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Spifire - Underwing colour Sailor Malan


Sean_M

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I started this as a thread in Work in progress. I am suprised that our usual Guru's haven't come to the fore. So I am do "repost" in the discussion section in the hope that it involes some reponse.

..Sailor' Malan's Spitfire that he flew with 74 Squadron in 1940, ZP-A (K9953)...I have Southern Expo 70th Anniversary decal sheet which shows a Sky Blue. Now we all know that the Stadard 1940 Scheme started of as Black/White and the went to Type S (Tamiya XF-21). What is the correct underside colour for Malan's Spit?

Hope to hear some replies soon

Regards

Sean

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Before the RAF and the Ministry of Supply got around to generating a standard for what we now know as Sky, the color actually applied to aircraft during the BoB period was all over the map. I doubt there is anyone alive or dead who can give you a definitive answer on precisely what color any given airplane was at any given time. We're stuck with b&w photos. There are lots of documented instances of eyewitness accounts of Spits and Hurris with light blue ("sky blue") and various other lower surface colors during 1940.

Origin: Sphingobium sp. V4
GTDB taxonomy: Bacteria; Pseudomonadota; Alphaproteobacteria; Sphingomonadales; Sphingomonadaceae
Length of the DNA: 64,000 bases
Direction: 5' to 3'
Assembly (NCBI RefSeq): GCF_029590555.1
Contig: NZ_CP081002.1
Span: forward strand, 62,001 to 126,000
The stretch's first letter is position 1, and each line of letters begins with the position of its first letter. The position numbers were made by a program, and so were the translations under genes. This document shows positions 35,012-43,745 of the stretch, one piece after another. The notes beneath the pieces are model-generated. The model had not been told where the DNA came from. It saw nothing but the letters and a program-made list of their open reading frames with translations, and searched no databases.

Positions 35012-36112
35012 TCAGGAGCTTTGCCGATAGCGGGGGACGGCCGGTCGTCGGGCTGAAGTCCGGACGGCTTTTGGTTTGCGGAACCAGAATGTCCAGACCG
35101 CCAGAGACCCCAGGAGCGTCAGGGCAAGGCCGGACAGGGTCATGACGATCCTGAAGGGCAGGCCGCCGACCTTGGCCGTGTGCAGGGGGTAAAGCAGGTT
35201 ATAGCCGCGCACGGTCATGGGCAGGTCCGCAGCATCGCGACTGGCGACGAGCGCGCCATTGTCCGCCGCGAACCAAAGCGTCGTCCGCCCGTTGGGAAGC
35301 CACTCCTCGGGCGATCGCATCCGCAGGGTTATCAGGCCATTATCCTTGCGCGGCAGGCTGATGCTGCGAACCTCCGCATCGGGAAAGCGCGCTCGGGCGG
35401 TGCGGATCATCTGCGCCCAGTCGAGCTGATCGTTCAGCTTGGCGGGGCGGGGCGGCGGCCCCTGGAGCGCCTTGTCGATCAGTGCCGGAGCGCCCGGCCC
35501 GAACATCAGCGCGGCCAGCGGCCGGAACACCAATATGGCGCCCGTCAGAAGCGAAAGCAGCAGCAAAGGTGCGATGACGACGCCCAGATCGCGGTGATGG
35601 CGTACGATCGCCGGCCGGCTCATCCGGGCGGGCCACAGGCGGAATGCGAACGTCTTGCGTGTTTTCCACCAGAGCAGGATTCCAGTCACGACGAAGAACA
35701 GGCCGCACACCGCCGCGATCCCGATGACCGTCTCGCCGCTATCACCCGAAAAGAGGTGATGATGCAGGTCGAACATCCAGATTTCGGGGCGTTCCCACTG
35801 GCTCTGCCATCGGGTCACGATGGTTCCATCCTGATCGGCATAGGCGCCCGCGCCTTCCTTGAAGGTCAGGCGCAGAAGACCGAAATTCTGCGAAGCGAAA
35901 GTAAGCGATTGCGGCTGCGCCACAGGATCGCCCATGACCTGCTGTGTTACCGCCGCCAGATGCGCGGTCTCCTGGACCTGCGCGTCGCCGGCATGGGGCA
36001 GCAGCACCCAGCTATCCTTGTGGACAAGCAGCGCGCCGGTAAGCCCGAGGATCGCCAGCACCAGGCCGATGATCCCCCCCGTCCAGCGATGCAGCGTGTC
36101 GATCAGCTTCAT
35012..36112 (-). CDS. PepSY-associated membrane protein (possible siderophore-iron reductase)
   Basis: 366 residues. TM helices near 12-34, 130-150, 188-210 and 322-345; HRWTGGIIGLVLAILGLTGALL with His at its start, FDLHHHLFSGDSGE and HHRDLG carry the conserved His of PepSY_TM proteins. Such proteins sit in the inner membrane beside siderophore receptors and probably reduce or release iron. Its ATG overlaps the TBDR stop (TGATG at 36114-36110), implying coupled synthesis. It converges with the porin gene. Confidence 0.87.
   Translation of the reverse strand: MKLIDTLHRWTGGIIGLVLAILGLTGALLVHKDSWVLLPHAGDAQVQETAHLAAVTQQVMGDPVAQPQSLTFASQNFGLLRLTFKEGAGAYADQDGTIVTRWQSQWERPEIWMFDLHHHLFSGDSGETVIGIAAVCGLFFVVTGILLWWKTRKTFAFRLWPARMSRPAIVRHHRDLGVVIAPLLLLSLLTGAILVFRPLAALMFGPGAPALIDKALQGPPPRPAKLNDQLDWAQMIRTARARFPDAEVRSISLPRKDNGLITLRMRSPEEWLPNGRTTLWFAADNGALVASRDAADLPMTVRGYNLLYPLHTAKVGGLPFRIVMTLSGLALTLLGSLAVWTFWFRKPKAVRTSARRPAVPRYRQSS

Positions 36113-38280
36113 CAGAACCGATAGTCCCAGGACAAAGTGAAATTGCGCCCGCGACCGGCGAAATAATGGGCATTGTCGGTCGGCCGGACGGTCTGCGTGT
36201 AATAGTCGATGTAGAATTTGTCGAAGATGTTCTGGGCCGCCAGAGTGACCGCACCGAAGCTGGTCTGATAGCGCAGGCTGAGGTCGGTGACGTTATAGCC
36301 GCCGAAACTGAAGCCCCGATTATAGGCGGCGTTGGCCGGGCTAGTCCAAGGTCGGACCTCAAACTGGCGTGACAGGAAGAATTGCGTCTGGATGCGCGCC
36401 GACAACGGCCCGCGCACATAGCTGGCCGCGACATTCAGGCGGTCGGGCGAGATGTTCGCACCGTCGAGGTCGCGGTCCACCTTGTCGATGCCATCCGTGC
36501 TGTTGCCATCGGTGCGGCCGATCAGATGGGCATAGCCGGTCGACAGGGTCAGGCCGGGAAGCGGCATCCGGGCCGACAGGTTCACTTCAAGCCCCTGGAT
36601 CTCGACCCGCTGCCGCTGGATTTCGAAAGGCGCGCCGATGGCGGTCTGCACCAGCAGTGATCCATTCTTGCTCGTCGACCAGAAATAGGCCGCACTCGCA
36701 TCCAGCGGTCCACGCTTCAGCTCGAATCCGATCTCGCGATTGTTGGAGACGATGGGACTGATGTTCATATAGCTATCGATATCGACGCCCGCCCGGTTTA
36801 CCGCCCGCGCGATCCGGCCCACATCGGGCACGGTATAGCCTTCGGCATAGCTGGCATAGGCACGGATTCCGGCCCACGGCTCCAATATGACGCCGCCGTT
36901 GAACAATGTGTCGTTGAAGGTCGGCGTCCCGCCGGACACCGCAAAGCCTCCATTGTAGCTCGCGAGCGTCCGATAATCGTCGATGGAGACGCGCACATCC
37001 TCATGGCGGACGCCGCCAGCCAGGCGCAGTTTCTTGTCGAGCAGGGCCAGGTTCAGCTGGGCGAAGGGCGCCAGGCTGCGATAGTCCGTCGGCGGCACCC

I think if you pick a color you like, nobody is going to be able to prove you wrong one way or the other.

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I wonder then if Tamiya 80323,XF23 (which is a light blue may be appropriate. I read somewhere that Suadrons stated repainting the Black and White pattern with a "Sky Blue" of there own accord, I think the source quoted was "Fighter Pilot by RIchey

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I wonder then if Tamiya 80323,XF23 (which is a light blue may be appropriate. I read somewhere that Suadrons stated repainting the Black and White pattern with a "Sky Blue" of there own accord, I think the source quoted was "Fighter Pilot by RIchey

I'll bet if you use good old Sky you'll have just as good a chance of being "correct," unless the same decal instructions give "Sky" for other planes on the sheet, which might indicate they've got additional information on the particular plane.

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K9953 looks to have been around for the whole duration of BoB, so you have several choices for the underside scheme. Is there a particular month you want to depict this aircraft? Note too that during a certain period no underside roundels were carried, so that may or may not have a baring on your decision.

There is a colour profile in the popular book authored by Paul Lucas with ZP-A with caption duck egg blue/sky blue underside? and dated July 1940. There are no underwing roundels and the serial codes are painted over. At the end of the book he gives FS 14325 as being the closest match.

regards,

Jack

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I started this as a thread in Work in progress. I am suprised that our usual Guru's haven't come to the fore. So I am do "repost" in the discussion section in the hope that it involes some reponse.